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Software, IEEE

Issue 1 • Date Jan. 1991

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Displaying Results 1 - 8 of 8
  • Making reuse cost-effective

    Publication Year: 1991 , Page(s): 13 - 24
    Cited by:  Papers (32)
    Save to Project icon | Request Permissions | Click to expandQuick Abstract | PDF file iconPDF (1993 KB)  

    Until reuse is better understood, significant reductions in the cost of building large systems will not be possible. This assertion is based primarily on the belief that the defining characteristic of good reuse is not the reuse of software per se, but the reuse of human problem solving. Analytical approaches for making good reuse investments are suggested in terms of increasing a quality-of-investment measure, Q, which is simply the ratio of reuse benefits to reuse investments. The first strategy for increasing Q is to increase the level of consumer reuse. The second technique for increasing Q is to reduce the average cost of reusing work products by making them easy and inexpensive to reuse. The third strategy is to reduce investment costs. Reuse strategies, and reuse and parameterizations, are discussed.<> View full abstract»

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  • Experience with inspection in ultralarge-scale development

    Publication Year: 1991 , Page(s): 25 - 31
    Cited by:  Papers (30)  |  Patents (1)
    Save to Project icon | Request Permissions | Click to expandQuick Abstract | PDF file iconPDF (1141 KB)  

    The use of code inspection to detect errors in ultralarge software projects is discussed. In particular, quantitative results based on a 1988 study of inspection of 2.5 million lines of high-level code at Bell-Northern Research are presented. The data represent one of the largest published studies in the industry and confirm that code inspection is still one of the most efficient ways to remove software defects. How to introduce inspections in large-scale production environments successfully is described.<> View full abstract»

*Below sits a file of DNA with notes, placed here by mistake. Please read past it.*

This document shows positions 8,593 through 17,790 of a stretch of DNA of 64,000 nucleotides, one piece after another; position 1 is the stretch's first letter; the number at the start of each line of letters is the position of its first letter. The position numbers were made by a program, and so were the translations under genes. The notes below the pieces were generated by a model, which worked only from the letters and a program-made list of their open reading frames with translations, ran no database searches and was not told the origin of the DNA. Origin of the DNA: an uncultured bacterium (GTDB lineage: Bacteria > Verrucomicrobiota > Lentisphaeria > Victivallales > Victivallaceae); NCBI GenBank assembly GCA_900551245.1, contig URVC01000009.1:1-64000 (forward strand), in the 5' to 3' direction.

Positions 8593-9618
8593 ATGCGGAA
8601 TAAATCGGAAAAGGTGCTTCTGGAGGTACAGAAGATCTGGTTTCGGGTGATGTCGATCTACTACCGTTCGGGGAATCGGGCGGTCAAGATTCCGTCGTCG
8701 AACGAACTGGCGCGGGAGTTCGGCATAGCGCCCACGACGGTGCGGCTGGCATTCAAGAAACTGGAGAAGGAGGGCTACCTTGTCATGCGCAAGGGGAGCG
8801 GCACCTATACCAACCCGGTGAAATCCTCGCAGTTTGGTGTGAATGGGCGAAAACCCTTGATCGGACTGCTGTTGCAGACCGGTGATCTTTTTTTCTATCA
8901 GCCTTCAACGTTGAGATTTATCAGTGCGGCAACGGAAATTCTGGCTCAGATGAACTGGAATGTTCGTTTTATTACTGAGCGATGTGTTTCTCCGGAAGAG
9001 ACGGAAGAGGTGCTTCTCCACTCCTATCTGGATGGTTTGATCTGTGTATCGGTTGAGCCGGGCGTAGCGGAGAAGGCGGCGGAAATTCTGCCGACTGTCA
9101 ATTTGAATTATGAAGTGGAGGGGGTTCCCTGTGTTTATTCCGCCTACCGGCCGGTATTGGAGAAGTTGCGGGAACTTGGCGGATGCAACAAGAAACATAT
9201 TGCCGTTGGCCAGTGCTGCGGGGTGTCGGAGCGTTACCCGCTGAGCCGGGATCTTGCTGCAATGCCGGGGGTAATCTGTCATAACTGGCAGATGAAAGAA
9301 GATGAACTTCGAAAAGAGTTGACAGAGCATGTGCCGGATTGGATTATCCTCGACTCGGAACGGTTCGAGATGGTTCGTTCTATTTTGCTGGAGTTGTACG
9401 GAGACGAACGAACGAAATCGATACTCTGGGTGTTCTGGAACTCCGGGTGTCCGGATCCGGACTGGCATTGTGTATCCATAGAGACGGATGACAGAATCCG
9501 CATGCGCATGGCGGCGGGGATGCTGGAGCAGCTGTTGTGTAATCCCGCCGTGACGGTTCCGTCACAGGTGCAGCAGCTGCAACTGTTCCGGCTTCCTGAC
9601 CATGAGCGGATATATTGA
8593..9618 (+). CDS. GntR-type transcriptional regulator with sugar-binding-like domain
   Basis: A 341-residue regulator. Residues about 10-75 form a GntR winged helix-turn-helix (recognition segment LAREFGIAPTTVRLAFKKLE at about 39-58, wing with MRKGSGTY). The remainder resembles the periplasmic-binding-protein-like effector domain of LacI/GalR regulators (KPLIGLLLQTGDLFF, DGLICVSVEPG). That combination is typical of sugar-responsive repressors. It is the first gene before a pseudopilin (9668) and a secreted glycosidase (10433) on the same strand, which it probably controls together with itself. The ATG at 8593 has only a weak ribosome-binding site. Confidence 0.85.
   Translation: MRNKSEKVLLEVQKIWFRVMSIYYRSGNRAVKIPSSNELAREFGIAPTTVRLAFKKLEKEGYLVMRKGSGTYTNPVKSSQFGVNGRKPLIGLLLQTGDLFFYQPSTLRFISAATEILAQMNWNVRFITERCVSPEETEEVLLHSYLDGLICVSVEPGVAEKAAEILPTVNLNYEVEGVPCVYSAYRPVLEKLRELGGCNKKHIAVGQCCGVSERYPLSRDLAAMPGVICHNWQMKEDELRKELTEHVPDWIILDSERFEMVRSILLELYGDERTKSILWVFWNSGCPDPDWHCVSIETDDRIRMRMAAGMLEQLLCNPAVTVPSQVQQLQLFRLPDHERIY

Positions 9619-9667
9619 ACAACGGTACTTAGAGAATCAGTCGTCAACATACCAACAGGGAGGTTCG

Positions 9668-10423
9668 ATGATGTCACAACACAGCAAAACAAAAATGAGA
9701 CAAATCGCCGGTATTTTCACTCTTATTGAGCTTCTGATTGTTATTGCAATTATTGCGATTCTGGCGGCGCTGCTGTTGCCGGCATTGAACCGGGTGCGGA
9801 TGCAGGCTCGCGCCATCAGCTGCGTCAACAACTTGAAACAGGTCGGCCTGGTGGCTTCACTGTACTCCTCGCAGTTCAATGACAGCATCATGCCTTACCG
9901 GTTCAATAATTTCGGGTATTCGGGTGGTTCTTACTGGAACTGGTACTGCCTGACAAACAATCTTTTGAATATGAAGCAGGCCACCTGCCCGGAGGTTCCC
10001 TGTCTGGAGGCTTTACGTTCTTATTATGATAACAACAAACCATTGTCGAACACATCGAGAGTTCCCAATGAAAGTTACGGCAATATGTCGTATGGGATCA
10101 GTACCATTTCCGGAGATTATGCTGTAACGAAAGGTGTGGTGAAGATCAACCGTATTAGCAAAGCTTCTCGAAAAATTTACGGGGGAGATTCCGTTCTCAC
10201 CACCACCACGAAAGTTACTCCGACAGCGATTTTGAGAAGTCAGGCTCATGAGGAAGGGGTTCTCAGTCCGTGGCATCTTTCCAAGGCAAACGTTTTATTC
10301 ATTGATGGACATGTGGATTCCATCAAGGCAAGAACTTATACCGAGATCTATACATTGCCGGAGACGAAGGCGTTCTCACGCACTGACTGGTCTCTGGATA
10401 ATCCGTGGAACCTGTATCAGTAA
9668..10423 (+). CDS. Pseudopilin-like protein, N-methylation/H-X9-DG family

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  • Software risk management: principles and practices

    Publication Year: 1991 , Page(s): 32 - 41
    Cited by:  Papers (186)  |  Patents (2)
    Save to Project icon | Request Permissions | Click to expandQuick Abstract | PDF file iconPDF (1317 KB)  

    The emerging discipline of software risk management is described. It is defined as an attempt to formalize the risk-oriented correlates of success into a readily applicable set of principles and practices. Its objectives are to identify, address, and eliminate risk items before they become either threats to successful software operation or major sources of software rework. The basic concepts are set forth, and the major steps and techniques involved in software risk management are explained. Suggestions for implementing risk management are provided.<> View full abstract»

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  • MicroTool: an environment for programming microprocessors

    Publication Year: 1991 , Page(s): 42 - 48
    Save to Project icon | Request Permissions | Click to expandQuick Abstract | PDF file iconPDF (767 KB)  

    A description is given of MicroTool, a programming environment that reports programming errors immediately, blocking their entry into the database from which both executable code and documentation are derived. MicroTool's primary objective is to maintain a consistent database, meaning that the program is correct as far as MicroTool can tell. Aspects of MicroTool that are discussed include feedback to programmers; smart editing windows; address space layout; the program model; data definition; algorithm definition; combining edit, compile, and link; time and space measurement; and programming style.<> View full abstract»

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  • Difficulties in integrating multiview development systems